Dawson Rutter Interviewed on Surviving Economic Downturn

Posted on March 5, 2008 by LCT Staff - Also by this author - About the author

BOSTON — As the CEO of Commonwealth Worldwide Chauffeured Transportation, Dawson Rutter painfully rode out the downturns of 1982, 1991, and 2001. Now the Boston-based entrepreneur is putting to work the lessons he learned.

He has beefed up his sales staff from five to 14 in the past year because he remembers that competitors who slashed their marketing efforts got killed in 2001. He is concentrating on executive travel because he watched businesses with low-end customers get hit by price wars and defections. And he plans to invest in new cars, so he is poised to take advantage of the post-recession boom.

"Even if we have to accept more debt to grow, we'll do it," says Rutter, 56, whose firm had $47 million in sales last year. "We don't worry about retrenching." With meager cash reserves and credit, little fat to cut, and a dearth of geographic and industry diversification, small businesses are typically hit harder by a slowing economy than are large corporations. During each of the past three recessions, about 500,000 small businesses closed or went bankrupt, says Villanova School of Business professor John Pearce II, who culled the figure from federal bankruptcy data.

While the U.S. has not officially entered a recession (fourth-quarter GDP growth was still positive, albeit an anemic 0.6%), smart entrepreneurs are already planning on one — and the smartest have been doing so for years. In November and December, the National Federation of Independent Businesses optimism index, which has measured small-business attitudes since 1986, fell to lows previously seen only in 1991 and 1993.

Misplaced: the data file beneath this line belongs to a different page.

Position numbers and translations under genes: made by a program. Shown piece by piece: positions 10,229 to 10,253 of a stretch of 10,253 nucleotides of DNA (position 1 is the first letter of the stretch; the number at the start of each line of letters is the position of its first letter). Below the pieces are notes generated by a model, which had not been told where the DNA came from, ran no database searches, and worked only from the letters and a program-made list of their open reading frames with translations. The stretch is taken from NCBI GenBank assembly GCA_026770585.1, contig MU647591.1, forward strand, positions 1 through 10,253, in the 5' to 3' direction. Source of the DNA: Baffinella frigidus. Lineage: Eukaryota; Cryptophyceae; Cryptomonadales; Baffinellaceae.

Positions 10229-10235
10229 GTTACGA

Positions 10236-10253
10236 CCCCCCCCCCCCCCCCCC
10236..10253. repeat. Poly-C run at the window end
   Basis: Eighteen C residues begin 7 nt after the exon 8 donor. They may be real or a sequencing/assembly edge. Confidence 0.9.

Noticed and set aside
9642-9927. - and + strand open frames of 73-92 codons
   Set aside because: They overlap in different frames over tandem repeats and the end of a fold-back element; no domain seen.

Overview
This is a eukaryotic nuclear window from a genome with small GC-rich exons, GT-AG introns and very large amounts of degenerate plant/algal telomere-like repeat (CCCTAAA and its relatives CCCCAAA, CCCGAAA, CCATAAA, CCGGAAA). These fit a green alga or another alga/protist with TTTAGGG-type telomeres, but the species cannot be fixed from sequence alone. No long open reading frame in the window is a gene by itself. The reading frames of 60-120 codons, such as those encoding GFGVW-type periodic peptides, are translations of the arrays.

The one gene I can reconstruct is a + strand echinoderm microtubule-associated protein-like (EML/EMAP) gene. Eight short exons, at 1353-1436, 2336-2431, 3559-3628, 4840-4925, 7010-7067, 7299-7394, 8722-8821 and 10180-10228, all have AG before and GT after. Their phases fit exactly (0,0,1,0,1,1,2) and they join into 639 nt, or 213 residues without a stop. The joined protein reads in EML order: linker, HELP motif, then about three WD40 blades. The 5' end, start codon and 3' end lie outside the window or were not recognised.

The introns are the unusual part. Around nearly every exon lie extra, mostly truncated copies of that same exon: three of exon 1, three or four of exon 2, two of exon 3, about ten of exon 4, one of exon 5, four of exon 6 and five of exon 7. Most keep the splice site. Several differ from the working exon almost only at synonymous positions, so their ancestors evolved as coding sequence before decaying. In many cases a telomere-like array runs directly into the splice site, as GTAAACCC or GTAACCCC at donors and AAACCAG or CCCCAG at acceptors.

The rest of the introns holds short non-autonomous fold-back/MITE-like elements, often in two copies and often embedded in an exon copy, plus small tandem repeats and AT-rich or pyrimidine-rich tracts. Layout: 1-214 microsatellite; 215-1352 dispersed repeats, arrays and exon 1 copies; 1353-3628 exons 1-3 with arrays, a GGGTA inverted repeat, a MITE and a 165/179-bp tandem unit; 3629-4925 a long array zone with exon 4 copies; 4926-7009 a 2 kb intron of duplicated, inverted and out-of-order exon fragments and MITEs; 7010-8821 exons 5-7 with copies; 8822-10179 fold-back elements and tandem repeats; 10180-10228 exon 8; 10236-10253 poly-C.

Each recession hits entrepreneurs differently. Seven years ago, companies in travel and technology got slammed hardest, while this time those involved in real estate are worst off.

But today, as in past downturns, some small-business owners — even some in housing and construction — are nimble and savvy enough to thrive. Where others see only calamity, they see cheap credit, bargains on equipment and property, and new opportunities to hire topflight employees.

There are a few common themes to their success: They didn't wait for Congress to decide on a stimulus package; they moved quickly to adjust their products and business plans to take advantage of more lucrative niches. Some diversified. Others identified new customers. Almost all cut behind-the-scenes costs. And the most aggressive, like Rutter, are investing in new technology, equipment, and personnel to seize market share from competitors large and small who entered the hard times poorly prepared.

"Recessions are a period of opportunity," says Pearce. "During recessions, large companies abandon marginally profitable customers, and small businesses can get those customers. And recessions are healthy. They reward a history of fiscal responsibility. They discipline the economy for its excesses. And the great thing about recessions is, they end."

Source: Fortune Small Business

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